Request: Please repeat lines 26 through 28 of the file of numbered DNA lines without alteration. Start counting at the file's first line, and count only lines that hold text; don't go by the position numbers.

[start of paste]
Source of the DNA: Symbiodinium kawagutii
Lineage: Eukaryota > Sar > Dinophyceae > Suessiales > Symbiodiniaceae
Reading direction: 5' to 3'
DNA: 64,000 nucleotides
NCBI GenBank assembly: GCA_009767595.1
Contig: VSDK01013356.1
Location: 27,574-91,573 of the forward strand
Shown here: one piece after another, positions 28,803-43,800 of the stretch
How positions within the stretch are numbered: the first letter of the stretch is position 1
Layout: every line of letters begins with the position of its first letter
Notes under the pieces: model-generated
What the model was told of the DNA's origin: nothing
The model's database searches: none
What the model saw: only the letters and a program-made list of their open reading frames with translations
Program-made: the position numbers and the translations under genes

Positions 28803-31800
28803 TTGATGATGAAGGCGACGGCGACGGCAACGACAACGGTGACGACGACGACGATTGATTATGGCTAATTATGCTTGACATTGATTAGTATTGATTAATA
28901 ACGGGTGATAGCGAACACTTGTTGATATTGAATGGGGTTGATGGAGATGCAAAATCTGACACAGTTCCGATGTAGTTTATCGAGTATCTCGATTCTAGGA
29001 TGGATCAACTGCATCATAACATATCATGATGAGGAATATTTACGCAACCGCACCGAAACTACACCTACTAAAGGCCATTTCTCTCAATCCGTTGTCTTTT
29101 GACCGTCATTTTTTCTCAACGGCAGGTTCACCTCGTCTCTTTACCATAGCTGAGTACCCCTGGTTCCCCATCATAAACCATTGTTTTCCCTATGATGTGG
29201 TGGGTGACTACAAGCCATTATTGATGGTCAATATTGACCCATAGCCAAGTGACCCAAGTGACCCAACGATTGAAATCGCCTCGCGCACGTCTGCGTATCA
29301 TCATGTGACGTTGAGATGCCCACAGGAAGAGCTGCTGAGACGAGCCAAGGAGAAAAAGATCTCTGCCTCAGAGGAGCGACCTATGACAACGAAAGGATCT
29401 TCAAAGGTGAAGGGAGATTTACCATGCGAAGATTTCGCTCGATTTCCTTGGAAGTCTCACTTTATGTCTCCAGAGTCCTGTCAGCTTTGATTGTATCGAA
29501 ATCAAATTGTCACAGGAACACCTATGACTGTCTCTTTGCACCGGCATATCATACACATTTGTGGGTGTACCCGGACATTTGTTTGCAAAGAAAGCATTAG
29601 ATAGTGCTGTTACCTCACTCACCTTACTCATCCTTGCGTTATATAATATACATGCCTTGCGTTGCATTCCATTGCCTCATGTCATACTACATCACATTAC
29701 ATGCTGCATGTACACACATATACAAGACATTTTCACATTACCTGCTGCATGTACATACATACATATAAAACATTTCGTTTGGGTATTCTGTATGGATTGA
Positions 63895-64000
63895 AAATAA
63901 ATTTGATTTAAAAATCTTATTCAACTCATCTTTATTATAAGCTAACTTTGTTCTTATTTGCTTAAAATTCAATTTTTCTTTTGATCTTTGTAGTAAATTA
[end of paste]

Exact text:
29701 ATGCTGCATGTACACACATATACAAGACATTTTCACATTACCTGCTGCATGTACATACATACATATAAAACATTTCGTTTGGGTATTCTGTATGGATTGA
Positions 63895-64000
63895 AAATAA